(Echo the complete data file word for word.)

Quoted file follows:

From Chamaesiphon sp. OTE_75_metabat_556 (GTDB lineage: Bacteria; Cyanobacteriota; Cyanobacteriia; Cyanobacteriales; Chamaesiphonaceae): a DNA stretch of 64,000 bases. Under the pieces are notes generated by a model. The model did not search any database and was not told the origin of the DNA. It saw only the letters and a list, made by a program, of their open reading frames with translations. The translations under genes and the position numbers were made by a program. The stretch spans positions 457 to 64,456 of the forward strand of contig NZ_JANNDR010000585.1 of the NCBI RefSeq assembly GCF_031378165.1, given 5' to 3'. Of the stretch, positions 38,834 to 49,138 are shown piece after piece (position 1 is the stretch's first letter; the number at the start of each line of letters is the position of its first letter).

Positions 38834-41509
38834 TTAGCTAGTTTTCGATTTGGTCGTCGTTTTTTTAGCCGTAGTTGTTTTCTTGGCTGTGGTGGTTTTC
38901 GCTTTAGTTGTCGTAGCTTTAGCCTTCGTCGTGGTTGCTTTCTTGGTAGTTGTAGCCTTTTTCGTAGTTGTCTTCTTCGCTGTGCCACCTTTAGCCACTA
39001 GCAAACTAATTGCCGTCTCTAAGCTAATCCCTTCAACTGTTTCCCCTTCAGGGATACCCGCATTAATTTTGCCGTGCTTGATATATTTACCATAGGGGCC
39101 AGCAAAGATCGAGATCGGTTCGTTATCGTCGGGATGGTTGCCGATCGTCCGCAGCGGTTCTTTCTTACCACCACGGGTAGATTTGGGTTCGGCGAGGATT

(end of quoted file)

From Chamaesiphon sp. OTE_75_metabat_556 (GTDB lineage: Bacteria; Cyanobacteriota; Cyanobacteriia; Cyanobacteriales; Chamaesiphonaceae): a DNA stretch of 64,000 bases. Under the pieces are notes generated by a model. The model did not search any database and was not told the origin of the DNA. It saw only the letters and a list, made by a program, of their open reading frames with translations. The translations under genes and the position numbers were made by a program. The stretch spans positions 457 to 64,456 of the forward strand of contig NZ_JANNDR010000585.1 of the NCBI RefSeq assembly GCF_031378165.1, given 5' to 3'. Of the stretch, positions 38,834 to 49,138 are shown piece after piece (position 1 is the stretch's first letter; the number at the start of each line of letters is the position of its first letter).

Positions 38834-41509
38834 TTAGCTAGTTTTCGATTTGGTCGTCGTTTTTTTAGCCGTAGTTGTTTTCTTGGCTGTGGTGGTTTTC
38901 GCTTTAGTTGTCGTAGCTTTAGCCTTCGTCGTGGTTGCTTTCTTGGTAGTTGTAGCCTTTTTCGTAGTTGTCTTCTTCGCTGTGCCACCTTTAGCCACTA
39001 GCAAACTAATTGCCGTCTCTAAGCTAATCCCTTCAACTGTTTCCCCTTCAGGGATACCCGCATTAATTTTGCCGTGCTTGATATATTTACCATAGGGGCC
39101 AGCAAAGATCGAGATCGGTTCGTTATCGTCGGGATGGTTGCCGATCGTCCGCAGCGGTTCTTTCTTACCACCACGGGTAGATTTGGGTTCGGCGAGGATT